The commission recently had what they thought was Nicholson Wildlife surveyed, but then they discovered two plat maps — one from 1977 and one from 2004 — which showed the wildlife refuge was actually 122 acres. The area they had surveyed was probably about one-third of that, said Scott Warner, president of the commission.
“The no trespassing signs were in the area where the first parcel joined up with the second and people would walk through there anyway,” Warner said. “We want to know what happened to that other area.”
The village had the land surveyed because a nearby farmer had posted no trespassing signs and it wasn’t clear on who owned what. But they realized what was surveyed — and what they initially thought were the boundaries of the park — only represented about a third of what the area actually is.
“It’s supposed to be the largest park in Caledonia at 122 acres, but the way we had it surveyed, there’s no way it’s 122 acres,” said Sue Schuit, a Caledonia resident who has applied to join the Parks and Recreation Commission.
The first parcel includes the narrow pathway that juts south of 5 Mile Road. That’s the area that the commission though was Nicholson Wildlife. But the plat map showed a second parcel that is connected to the first parcel. It’s the broader area that has wetlands, and a large open area.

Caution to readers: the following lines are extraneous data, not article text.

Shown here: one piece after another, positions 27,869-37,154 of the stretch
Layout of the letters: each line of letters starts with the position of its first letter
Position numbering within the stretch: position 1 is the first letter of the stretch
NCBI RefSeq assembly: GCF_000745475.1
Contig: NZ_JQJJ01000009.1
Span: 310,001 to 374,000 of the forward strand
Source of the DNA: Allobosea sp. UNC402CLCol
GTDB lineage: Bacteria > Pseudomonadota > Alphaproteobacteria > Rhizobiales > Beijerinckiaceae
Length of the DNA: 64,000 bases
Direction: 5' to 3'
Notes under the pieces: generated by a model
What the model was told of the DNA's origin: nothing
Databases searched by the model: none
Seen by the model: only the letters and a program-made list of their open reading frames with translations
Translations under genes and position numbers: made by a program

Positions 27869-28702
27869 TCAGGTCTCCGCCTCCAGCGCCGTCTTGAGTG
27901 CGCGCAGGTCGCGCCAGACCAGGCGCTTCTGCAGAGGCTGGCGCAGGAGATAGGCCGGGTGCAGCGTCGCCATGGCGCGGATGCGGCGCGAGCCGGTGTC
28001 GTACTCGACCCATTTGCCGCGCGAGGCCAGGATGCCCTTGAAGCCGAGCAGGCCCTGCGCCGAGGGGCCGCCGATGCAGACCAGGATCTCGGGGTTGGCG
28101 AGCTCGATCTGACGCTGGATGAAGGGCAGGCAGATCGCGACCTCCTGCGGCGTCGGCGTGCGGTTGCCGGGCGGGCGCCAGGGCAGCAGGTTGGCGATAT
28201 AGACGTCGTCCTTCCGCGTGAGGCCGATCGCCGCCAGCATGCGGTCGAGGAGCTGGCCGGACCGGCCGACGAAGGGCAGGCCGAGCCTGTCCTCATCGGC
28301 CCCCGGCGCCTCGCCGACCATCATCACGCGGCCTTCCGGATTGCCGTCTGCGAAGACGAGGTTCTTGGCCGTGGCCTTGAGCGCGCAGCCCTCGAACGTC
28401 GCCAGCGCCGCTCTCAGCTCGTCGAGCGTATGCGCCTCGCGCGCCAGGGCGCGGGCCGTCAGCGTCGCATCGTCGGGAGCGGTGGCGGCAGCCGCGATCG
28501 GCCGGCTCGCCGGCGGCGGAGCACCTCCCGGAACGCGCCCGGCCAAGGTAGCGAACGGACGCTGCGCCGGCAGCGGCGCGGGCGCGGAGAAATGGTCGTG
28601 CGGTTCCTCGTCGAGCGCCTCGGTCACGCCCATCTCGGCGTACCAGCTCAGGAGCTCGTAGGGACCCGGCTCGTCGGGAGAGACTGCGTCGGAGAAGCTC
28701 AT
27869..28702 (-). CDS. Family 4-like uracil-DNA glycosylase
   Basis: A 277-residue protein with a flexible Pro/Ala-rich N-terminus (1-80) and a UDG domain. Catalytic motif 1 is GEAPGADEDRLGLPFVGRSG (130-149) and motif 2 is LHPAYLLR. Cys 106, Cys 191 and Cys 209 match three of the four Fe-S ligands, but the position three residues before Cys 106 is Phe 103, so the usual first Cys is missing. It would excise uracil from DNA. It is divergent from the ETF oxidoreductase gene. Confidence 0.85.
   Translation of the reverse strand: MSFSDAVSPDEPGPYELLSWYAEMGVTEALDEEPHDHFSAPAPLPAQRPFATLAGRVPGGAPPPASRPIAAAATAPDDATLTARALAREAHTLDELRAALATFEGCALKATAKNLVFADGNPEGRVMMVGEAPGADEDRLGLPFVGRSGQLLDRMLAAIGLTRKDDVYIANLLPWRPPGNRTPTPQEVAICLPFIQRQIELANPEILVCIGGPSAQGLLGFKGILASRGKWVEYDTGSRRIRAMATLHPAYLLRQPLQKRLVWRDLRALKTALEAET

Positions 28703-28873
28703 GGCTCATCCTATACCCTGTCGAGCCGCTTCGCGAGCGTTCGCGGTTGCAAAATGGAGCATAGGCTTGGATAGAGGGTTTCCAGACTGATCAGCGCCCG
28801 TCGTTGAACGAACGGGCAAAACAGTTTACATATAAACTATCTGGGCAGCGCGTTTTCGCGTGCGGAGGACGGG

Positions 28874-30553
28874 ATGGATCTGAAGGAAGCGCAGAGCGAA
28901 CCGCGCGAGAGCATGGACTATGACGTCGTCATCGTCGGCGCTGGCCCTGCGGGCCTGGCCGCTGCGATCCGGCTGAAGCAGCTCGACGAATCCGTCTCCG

While Park Commission members may not have known how big the park was, other groups did know. Schuit pointed out that members of the Hoy Audubon likely added several birdhouses on the property. Other groups have also been actively upgrading the wildlife refuge by adding a boardwalk and signage.
Still, plat maps show who owns what on a map, but a survey needs to be done on the second parcel to actually physically mark the property boundaries correctly, said Mark Janiuk, village administrator.
Village trustee and park commission member Jim Dobbs said if there’s a need to defend the village’s controlling interest in the property, then they needed to have a second survey done outlining the boundaries of the second parcel.
Dobbs made a motion to explore how much a second survey would cost and the park commission passed it unanimously.
“It’s a global Caledonia issue,” he said. “If we run short of funds, we might be able to find the money elsewhere in the Village budget.”